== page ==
Acute otitis media (AOM) is a painful type of ear infection. It occurs when the area behind the eardrum called the middle ear becomes inflamed and infected.
The following behaviors in kids frequently suggest they have AOM:
- fits of fussiness and extreme crying (in infants).
- clutching the ear while recoiling in pain (in toddlers).
- grumbling about a pain in the ear (in older children).
What are in the article?
- What Are the Symptoms of Acute Otitis Media?
- What Causes Acute Otitis Media?
- Who Is at Risk for Acute Otitis Media?
- How Is Acute Otitis Media Diagnosed?
- How Is Acute Otitis Media Treated?
- What Is the Long-Term Outlook?
- How to Prevent Acute Otitis Media
What Are the Symptoms of Acute Otitis Media?
Infants and kids may have several of the following symptoms:
- crying, irritability, sleeplessness.
- pulling on the ears, ear pain.
- a headache, neck pain, a sensation of fullness in the ear.
- fluid drain from the ear, a fever
- vomiting, diarrhea.
- a lack of balance.
- hearing loss.
What Causes Acute Otitis Media?
The eustachian tube is the tube that ranges from the middle of the ear to the back of the throat. An AOM happens when your child’s eustachian tube becomes inflamed or blocked and traps fluid in the middle ear. The trapped fluid can become contaminated. In children, the eustachian tube is much shorter and more horizontal than it is in older kids and adults. This makes it most likely to become infected.
The eustachian tube can become inflamed or obstructed for numerous factors:
- allergic reactions.
- a cold.
- the flu.
- a sinus infection.
- infected or enlarged adenoids.
- cigarette smoke.
- drinking while setting (in infants).
Who Is at Risk for Acute Otitis Media?
The risk aspects for AOM consist of:
- being between 6 and 36 months old.
- utilizing a pacifier.
- attending daycare.
- being bottle fed instead of breastfed (in babies).
- drinking while putting down (in infants).
- being exposed to cigarette smoke.
- being exposed to high levels of air pollution.
- experiencing changes in elevation.
- experiencing changes in environment.
- being in a cold climate.
- having had a recent cold, flu, sinus, or ear infection.
Genes likewise contributes in increasing your kid’s risk of AOM.
How Is Acute Otitis Media Diagnosed?
Your kid’s doctor might use several of the following techniques to identify AOM:
Your kid’s medical professional uses an instrument called an otoscope to look into your child’s ear and identify:
- air bubbles.
- fluid in the center ear.
- perforation of the eardrum.
During a tympanometry test, your child’s doctor utilizes a small instrument to measure the air pressure in your kid’s ear and determine if the eardrum is ruptured.
During a reflectometry test, your child’s doctor uses a small instrument that makes a sound near your kid’s ear. Your kid’s physician can identify if there’s fluid in the ear by paying attention to the noise reflected back from their ear.
Your doctor may perform a hearing test to identify if your kid is experiencing hearing loss.
How Is Acute Otitis Media Treated?
The majority of AOM infections solve without antibiotic treatment. Home treatment and pain medications are typically advised prior to prescription antibiotics are tried to prevent the overuse of antibiotics and lower the risk of adverse responses from antibiotics. Treatments for AOM include:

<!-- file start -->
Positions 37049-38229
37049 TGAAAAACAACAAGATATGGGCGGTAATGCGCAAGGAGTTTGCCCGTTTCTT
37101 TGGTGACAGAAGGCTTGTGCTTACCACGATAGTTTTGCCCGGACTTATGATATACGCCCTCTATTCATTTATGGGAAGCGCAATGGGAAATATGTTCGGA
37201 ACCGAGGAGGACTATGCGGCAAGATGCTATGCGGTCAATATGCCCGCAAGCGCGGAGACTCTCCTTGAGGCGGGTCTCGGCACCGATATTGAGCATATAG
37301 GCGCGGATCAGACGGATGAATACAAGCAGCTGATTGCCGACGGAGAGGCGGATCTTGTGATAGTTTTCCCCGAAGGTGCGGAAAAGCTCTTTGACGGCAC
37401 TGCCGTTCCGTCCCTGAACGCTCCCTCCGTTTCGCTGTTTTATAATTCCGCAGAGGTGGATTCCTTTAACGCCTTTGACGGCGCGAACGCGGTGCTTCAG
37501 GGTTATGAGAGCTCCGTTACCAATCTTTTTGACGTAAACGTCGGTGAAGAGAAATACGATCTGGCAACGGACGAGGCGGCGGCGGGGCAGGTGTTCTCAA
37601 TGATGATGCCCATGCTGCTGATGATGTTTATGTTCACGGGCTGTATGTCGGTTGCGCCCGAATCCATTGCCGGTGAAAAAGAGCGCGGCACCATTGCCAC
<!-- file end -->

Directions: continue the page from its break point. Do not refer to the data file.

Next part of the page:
Your doctor might suggest the following house care treatments to ease your child’s pain while awaiting the AOM infection to go away:
applying a warm, damp washcloth over the infected ear.
utilizing over-the-counter (OTC) ear drops for pain relief.
taking OTC painkiller such as ibuprofen (Advil, Motrin) and acetaminophen (Tylenol).
Your doctor may likewise recommend eardrops for pain relief and other pain relievers. Your medical professional may prescribe prescription antibiotics if your signs don’t disappear after a couple of days of house treatment.
Your medical professional may suggest surgery if your kid’s infection doesn’t react to treatment or if your kid has persistent ear infections. Surgery options for AOM consist of:
Your kid’s doctor may recommend that your kid’s adenoids be surgically removed if they’re enlarged or infected and your child has persistent ear infections.
Your physician might suggest a surgery to insert tiny tubes in your kid’s ear. The tubes allow air and fluid to drain pipes from the middle ear.
What Is the Long-Term Outlook?
AOM infections typically get better with no complications, but the infection may take place once again. Your kid might likewise experience short-term hearing loss for a short time. But your kid’s hearing must return rapidly after treatment. Often, AOM infections can cause:
- persistent ear infections.
- bigger adenoids.
- enlarged tonsils.
- a ruptured eardrum.
- a cholesteatoma, which is a development in the middle ear.
- speech hold-ups (in children who have recurrent otitis media infections).
In rare cases, an infection in the mastoid bone in the skull (mastoiditis) or an infection in the brain (meningitis) can take place.
How to Prevent Acute Otitis Media
You can decrease the possibilities of your child having AOM by doing the following:
- wash hands and toys often to minimize your chances of getting a cold or other respiratory infection.
- quit cigarette smoke.
- get seasonal flu shots and pneumococcal vaccines.
- breastfeed babies instead of bottle feeding them if possible.
- avoid providing your baby a pacifier.